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Great Cookbooks for Families: The Gastrokid Cookbook

Reviewed by Katy Killilea


Gastrokid.com has been hoisting families out of chicken nugget ruts since 2006. On the site, two professional foodie dads offer recipes and meal ideas for family members of all ages to enjoy together. The Gastrokid ethos is that every person is born with hunger, curiosity, and taste buds, and that every kid can be an adventuresome eater. The site is now available in book form.

The Gastrokid Cookbook has the chalkboards and melty cheese aesthetic of the site, but the chit-chat, archive and blog lists, and ads have of course been pared away, so what we’re left with is, ahhh–how refreshing: useful recipe after useful recipe. Although this is a snug little volume, it covers a lot of territory. At one end, the Get Your Kids to Eat Their Vegetables Dressing, at the other, Littleneck Clams with Guanciale (guanciale being cured pig cheeks, which readers are encouraged to replace with pancetta or prosciutto if they’ve run out.)

The thing about Gastrokid’s kid-friendly food is that it’s never dumbed-down. No cookie-cutter shapes are employed to make foods more enticing to the wee ones. Instead, the Gastrokid seduction tool kit includes browned butter, smartly-aimed squeezes of lemon, and bacon. And not just bacon, but also the revelation of a magical ingredient that makes everything taste like bacon: smoked Spanish paprika. Mmm. The foundation for these recipes is that there should be no “kid food,” only good food for all to enjoy together. And yet there is much sympathy here, as well as a list of ways to doctor up your Annie’s Mac and Cheese.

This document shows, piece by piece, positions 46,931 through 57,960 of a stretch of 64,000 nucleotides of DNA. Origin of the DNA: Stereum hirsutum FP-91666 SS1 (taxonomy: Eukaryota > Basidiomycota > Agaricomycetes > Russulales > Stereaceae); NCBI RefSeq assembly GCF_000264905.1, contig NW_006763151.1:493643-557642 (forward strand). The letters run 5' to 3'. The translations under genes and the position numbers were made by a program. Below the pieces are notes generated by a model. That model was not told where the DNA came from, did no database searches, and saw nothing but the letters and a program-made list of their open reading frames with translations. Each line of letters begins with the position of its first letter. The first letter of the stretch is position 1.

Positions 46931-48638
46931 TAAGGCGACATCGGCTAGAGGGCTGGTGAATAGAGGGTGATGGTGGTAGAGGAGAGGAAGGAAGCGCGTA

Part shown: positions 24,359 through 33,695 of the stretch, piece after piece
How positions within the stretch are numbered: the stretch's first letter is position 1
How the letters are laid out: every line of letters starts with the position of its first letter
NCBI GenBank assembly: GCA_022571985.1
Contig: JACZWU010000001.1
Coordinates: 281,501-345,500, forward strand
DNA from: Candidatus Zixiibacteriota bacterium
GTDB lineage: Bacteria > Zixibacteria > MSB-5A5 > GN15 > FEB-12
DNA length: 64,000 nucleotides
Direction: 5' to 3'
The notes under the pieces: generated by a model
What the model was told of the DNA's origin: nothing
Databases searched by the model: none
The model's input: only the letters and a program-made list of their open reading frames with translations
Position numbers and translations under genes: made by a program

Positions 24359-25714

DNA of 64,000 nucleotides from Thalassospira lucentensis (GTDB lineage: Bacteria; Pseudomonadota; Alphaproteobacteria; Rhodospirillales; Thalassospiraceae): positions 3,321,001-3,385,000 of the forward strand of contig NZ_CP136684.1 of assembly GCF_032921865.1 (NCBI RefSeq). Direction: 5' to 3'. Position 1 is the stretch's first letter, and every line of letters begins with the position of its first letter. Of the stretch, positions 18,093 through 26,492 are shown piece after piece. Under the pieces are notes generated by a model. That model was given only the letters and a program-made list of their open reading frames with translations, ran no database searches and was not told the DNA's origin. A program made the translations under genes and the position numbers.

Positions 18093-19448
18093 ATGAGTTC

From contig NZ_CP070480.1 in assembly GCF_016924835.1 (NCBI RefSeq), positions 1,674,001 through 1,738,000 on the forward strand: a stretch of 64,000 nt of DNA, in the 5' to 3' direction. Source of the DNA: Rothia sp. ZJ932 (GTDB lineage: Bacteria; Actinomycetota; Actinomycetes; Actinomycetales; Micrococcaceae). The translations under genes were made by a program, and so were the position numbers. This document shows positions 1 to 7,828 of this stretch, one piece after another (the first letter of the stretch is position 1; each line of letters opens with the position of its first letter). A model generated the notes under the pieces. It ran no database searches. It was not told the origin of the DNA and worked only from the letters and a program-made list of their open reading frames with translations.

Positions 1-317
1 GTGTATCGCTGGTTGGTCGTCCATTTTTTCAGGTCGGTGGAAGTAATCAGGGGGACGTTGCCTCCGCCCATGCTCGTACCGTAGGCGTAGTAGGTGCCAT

Torn in its entirety from the pages of The Gastrokid Cookbook, this recipe is quick, yummy, nutritious an inexpensive. And if you’ve gone to the trouble of heating up your oven and getting out your can opener, you might as well make it a double. Any leftovers are scrumptious cold or at room temperature.


roasted-chickpea-bruschettaWhen it comes to coaxing your kids into eating legumes, you could do worse than taking inspiration from a chef who named his flagship restaurant the Italian equivalent of “Daddy.” (The restaurant would be Babbo. The chef would be Mario Batali.) This is a rip-off (or what I prefer to call a “riff off,” as I didn’t have the recipe and tweaked it a bit) of Babbo’s freebie amuse bouche (and if Babbo is giving it away to each and every diner, that’s the first sign that this is an incredibly cheap dish to make). The kids love this. The adults love this. The wallet loves this.

Makes 4 Servings.

2 15-ounce cans chickpeas (aka garbanzo beans), drained and rinsed
Olive oil
Freshly ground black pepper
A handful or two chopped parsley
1⁄2 cup finely chopped olives (I used a mix of some good green ones filled out with super cheap, jarred, martini-style green olives and kalamatas)
2 tablespoons balsamic vinegar
1 baguette loaf, sliced and toasted

Preheat the oven to 450ËšF. On a cookie or baking sheet, spread out the chickpeas and drizzle with a bit of olive oil. Season with salt and pepper and mix it all up. Roast for 20 minutes or so, or until golden brown. In a large bowl, mix the chickpeas with the chopped parsley, olives, garlic, and balsamic vinegar. Serve on toasted slices of baguette. The spherical little beans tend to roll off the bread if you’re eating too hastily, but chasing down stray chickpeas makes it all the more fun.

The details

The Gastrokid Cookbook
By Hugh Garvey and Matthew Yeomans
2009 Wiley $22.95

The publisher provided a review copy for this article. Neither the publisher nor Kidoinfo has received any monetary compensation for this review and we have no undisclosed relationship with the publisher.

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